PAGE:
The past four weeks I’ve been freelancing for Northstar Publishing which has been great – eating hand made chocolate, interviewing Hampstead Heath winter swimmers, examining £185,000 Jaeger LeCoultre watches.
First of all flying is definitely not faster or less stressful than the train. After the photographer’s assistant had most of the contents of her hand luggage confiscated (including an Allen key – “You could dismantle the plane with this.”) and we had been repeatedly frisked to get through all the security checks, because Newquay is a hub of terrorist activity, after boarding the late flight, landing, getting the hire car, getting lost in the dark and finally arriving, it would probably have been faster to take the train.
Rant over. The Eden Project is a monumental and globally unique attraction, if that’s the word to use. The two biomes are the largest conservatories in the world. The Project has generated £800 million for the Cornish economy which is double what the area received from the European Union for regeneration. Its aim is to demonstrate how humans and plants are interdependent, to educate people about climate change and sustainable living and all those ever so trendy green ideas. Eden was there first and possibly helped make eco-friendly living cool.
Tim Smit has become a bit of a legend. He speaks at conferences on sustainability, entrepreneurial management and even education. He has been quite controversial and yet he seems to be unable to do any wrong. I was intrigued to meet him and he didn’t disappoint.
So here are some of the best bits and if I work out how to post the full transcript, I’ll put that up here too some time.
“I realised to my amazement in 2003 that I’d hired almost uniquely an entire team of adrenalin junkies which meant that the normal analysis of risk had to go out of the window because the greatest risk with us was that we weren’t taking risks, we were just putting people to sleep. So we embarked on a culture of doing extreme things and it’s actually by doing extreme things in short periods of time that creates a strange electricity that does create a kind of gang atmosphere. “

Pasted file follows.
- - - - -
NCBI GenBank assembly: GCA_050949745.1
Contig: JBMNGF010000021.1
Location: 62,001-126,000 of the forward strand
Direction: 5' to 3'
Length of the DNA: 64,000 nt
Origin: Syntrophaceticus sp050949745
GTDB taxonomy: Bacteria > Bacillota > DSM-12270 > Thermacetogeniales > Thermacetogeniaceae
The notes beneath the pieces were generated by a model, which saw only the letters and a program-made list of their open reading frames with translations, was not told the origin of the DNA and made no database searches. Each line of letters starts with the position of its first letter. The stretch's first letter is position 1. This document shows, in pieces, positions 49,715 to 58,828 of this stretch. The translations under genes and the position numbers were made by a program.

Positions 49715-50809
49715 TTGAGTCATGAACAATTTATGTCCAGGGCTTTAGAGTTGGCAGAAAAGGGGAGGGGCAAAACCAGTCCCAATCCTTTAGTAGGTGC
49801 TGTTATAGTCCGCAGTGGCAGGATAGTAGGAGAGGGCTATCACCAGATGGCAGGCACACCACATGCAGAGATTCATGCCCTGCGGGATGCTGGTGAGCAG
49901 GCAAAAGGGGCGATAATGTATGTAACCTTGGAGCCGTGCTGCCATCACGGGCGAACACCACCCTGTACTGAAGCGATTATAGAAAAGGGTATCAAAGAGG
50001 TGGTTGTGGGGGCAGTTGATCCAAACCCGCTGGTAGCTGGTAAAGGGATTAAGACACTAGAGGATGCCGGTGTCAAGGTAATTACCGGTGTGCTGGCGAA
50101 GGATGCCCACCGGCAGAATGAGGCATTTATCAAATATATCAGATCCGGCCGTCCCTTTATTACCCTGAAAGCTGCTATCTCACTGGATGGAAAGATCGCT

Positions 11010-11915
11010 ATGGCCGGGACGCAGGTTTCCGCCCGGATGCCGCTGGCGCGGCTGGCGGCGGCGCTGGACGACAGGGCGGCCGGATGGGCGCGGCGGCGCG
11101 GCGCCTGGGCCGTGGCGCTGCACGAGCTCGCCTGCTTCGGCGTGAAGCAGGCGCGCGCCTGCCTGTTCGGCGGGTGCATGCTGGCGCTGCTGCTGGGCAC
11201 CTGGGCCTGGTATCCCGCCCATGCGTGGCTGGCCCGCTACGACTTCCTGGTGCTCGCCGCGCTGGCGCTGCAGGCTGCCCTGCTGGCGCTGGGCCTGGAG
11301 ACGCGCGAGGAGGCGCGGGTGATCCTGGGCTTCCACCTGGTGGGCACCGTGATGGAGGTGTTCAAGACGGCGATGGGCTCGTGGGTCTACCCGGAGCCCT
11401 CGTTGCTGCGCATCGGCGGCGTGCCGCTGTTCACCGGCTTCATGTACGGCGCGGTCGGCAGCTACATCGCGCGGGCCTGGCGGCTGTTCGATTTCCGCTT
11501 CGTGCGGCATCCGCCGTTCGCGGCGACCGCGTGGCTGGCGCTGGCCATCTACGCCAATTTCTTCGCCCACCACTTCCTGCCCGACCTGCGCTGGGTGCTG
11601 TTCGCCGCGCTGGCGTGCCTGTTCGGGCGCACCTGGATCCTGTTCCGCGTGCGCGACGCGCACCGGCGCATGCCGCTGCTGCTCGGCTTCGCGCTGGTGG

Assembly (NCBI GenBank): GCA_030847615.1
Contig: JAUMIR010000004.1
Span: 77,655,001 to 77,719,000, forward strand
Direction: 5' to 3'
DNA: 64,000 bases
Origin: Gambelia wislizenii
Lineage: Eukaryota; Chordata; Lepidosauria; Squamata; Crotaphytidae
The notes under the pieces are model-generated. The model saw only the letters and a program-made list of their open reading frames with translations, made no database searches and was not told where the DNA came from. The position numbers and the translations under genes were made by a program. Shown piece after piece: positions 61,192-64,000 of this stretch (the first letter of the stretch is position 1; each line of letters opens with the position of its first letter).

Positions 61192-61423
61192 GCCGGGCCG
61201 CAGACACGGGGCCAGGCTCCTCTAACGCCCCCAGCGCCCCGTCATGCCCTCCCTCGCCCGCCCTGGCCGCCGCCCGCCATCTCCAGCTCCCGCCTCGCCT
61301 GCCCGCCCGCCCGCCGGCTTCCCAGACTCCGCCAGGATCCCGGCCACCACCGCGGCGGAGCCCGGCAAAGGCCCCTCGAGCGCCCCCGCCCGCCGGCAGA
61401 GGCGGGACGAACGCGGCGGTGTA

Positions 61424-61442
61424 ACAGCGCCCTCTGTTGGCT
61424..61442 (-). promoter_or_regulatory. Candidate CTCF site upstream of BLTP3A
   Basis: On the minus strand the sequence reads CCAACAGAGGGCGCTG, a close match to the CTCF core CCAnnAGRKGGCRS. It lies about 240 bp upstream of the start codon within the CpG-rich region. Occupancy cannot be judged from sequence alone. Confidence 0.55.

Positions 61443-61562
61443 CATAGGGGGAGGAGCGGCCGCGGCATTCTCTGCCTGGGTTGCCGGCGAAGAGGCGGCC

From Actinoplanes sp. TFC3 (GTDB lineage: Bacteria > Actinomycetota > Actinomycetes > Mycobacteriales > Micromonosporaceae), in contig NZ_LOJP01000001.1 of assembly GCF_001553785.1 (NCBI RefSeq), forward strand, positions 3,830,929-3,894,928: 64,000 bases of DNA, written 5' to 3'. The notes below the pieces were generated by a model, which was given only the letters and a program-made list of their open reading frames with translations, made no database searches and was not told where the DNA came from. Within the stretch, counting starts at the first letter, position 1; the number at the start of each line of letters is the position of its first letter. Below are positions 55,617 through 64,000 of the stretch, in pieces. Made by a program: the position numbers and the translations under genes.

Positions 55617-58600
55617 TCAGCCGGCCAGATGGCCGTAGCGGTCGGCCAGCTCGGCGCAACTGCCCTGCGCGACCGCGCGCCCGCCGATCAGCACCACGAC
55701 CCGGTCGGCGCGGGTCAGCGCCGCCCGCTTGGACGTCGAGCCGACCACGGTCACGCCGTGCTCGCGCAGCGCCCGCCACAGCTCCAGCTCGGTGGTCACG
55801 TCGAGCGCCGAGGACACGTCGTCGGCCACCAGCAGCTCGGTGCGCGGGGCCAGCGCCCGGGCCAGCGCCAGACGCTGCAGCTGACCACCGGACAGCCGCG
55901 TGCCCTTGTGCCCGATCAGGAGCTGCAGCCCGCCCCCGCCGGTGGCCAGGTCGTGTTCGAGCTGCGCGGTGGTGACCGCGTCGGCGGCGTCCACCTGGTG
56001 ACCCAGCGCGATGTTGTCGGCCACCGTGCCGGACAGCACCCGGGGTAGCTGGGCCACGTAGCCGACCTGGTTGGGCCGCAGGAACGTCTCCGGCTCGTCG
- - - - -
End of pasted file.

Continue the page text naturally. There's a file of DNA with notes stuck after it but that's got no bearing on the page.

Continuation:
“Magic is created when you meet people you didn’t know you needed to meet.”
“There are a number of ingredients necessary to create the foundations for innovation. The greatest is fear itself. Fear does concentrate the mind, whether that be fear of bankruptcy or fear of death. You find some of the greatest innovations are made during the war. That’s why in the sense this adrenalin thing is really interesting. It’s what we call here ‘How do you harness the spirit of war to the use of peace?’”
“I believe you start with real problems when you take this British attitude of ‘If it ain’t broke, don’t fix it’. I prefer ‘If it ain’t broke, smash it because no-one’s looked at it’.”
“I am ruthless about negative people. I remove them. They are like a cancer.”
“My view is that if you’re not prepared to go down in flames you’ll never take great decisions. I think in ordinary organisations you’d never take that decision. But I understood the other risks that were that to go whimpering out into the night when you could have gone down in glory. People are attracted to the glory aren’t they anyway? They adore risk because I know it does something to other people. My thing is, it doesn’t become the risk you thought it was, because people are so attracted to the risk and it galvanises their thoughts so much that so much of what you worried about then gets removed because you’re now focussing on ameliorating it. It’s not really rocket science. It’s actually what happens to all of us when we decide we’re going to do one thing a bit daring.”
“I just want to be in the best gang in the world. That’s really what I want, I want to be in the best gang and it’s a gang dedicated to good things.”
“We all fall so short of our knowledge that things are wrong and doing anything about it. I find it so inspiring. I think to be happy in your life you should be able to go to bed knowing that you did what you could.”